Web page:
None of these suggestions are full proof, even if practiced in their entirety. A nearby Orthodox priest—married with little ones—would have passed most of these theoretical criteria and he still left his life and ministry for his "husband" in the southwestern United States. Still, while certain ailments require specialized medicine and treatment, general hygiene and immunizations have increased the average expectancy. Extirpating celibacy in the Latin Church is not the remedy for our contemporary malady, but some imaginative steps taken by men with a resolute understanding of their vocation might cure a great portion of this affliction.

27 comments:

  1. Two things.
    1) Saying that pre-industrial secular priests lived from "charity" might create a wrong impression. In fact, priests at that time lived from benefices to which they were assigned, and Church authorities repeatedly forbade to confer holy orders to candidates from whom there were no available benefices. Of course, one could say that any benefice would have its origin in an act of charity when some feudal lord had established (endowed) it, assigning to it income generated by some manor, farm, or other entity. Thus becoming a priest assured some reasonable standard of living through a benefice and, for a peasant or townsman, also a climb upwards the social ladder. Probably at that time there was no urgent need to pray for vocations, unlike now when priests more depend on the collection plate.

    2) As to the traditionalizing the liturgy as a recipe against deviant clergy, there are also opinions that it would have an opposite effect. See, e.g. the blog of the author you mentioned L. Podles and the links in it:

    http://www.podles.org/dialogue/davis-berger-on-himself-393.htm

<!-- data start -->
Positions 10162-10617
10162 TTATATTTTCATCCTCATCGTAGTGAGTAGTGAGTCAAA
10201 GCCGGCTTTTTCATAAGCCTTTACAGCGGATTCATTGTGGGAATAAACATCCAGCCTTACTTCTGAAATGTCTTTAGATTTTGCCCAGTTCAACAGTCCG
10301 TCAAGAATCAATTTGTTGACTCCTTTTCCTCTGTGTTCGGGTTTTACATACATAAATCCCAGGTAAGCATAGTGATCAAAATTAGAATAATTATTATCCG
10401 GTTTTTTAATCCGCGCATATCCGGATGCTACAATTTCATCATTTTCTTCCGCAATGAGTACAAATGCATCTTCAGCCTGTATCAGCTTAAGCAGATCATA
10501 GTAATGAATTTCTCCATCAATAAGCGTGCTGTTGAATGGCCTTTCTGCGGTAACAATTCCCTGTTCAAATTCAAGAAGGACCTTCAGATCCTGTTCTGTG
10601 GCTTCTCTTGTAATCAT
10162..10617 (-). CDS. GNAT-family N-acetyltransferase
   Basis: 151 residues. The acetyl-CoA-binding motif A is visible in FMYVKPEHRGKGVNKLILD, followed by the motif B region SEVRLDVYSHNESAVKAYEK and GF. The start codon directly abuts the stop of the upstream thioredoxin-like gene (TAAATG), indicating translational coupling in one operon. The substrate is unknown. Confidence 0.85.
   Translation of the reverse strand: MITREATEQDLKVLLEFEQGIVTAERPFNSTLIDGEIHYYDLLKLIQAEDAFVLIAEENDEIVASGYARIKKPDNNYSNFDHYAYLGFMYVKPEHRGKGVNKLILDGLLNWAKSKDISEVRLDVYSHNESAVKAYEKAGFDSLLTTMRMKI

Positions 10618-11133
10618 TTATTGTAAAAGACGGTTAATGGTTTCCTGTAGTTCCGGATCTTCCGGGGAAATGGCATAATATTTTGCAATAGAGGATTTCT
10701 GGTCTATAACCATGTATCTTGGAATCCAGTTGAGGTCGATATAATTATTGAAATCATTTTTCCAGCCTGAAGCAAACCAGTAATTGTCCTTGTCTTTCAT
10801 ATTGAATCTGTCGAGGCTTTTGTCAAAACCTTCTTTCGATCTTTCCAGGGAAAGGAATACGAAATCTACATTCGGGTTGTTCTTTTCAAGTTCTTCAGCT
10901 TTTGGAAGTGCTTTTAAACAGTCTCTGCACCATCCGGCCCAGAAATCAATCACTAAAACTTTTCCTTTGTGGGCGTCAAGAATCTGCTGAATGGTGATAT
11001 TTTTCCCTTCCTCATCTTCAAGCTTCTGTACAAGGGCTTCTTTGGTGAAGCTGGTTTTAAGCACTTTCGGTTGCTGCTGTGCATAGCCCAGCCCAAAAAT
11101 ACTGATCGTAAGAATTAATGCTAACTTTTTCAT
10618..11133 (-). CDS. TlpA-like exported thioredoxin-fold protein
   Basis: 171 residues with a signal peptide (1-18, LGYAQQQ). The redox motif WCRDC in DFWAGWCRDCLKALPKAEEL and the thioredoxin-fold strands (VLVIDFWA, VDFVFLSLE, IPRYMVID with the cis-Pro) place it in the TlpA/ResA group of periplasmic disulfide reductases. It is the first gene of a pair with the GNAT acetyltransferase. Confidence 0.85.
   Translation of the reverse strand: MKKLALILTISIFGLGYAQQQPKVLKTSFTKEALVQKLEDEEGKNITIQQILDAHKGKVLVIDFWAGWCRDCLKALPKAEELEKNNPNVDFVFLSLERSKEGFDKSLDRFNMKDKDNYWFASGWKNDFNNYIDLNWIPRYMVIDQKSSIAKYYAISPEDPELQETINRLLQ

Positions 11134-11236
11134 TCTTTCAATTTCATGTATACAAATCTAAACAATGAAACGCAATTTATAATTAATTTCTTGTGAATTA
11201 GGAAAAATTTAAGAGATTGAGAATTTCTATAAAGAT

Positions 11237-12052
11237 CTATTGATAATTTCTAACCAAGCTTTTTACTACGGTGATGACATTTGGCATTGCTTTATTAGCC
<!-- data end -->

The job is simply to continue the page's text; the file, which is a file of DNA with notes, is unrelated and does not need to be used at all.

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    1. Point 1 is quite fair and right.

      I would say that the intention behind what in your second point you call the "traditionalizing" of the liturgy is not necessarily that it will drive the deviants out, just make it less appealing to many of them to enter, to eliminate opportunity for "sublimating" their impulses. I deliberately avoided using the term "traditional" for the very reason that I can see some enjoying the performance aspect of a prissy Tridentine Mass. Berger's admittedly anecdotal book may reflect his German experience, but here in America, anecdotally, I find the gays to be in diocesan and Ultramontane settings.

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    2. I Had hope that you would have made more References to Fr. Butler O.P's book. Tsk,Tsk,Tsk!!!

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  2. Could you please point out the evidence that priests were ever allowed to marry in the first 5-6 centuries? My understanding is that married men could be ordained, but they had to be celibate once ordained and could not marry again (imitating the apostles, some of whom were married prior to their vocation). Actually married priests was a Byzantine innovation (as I understand it).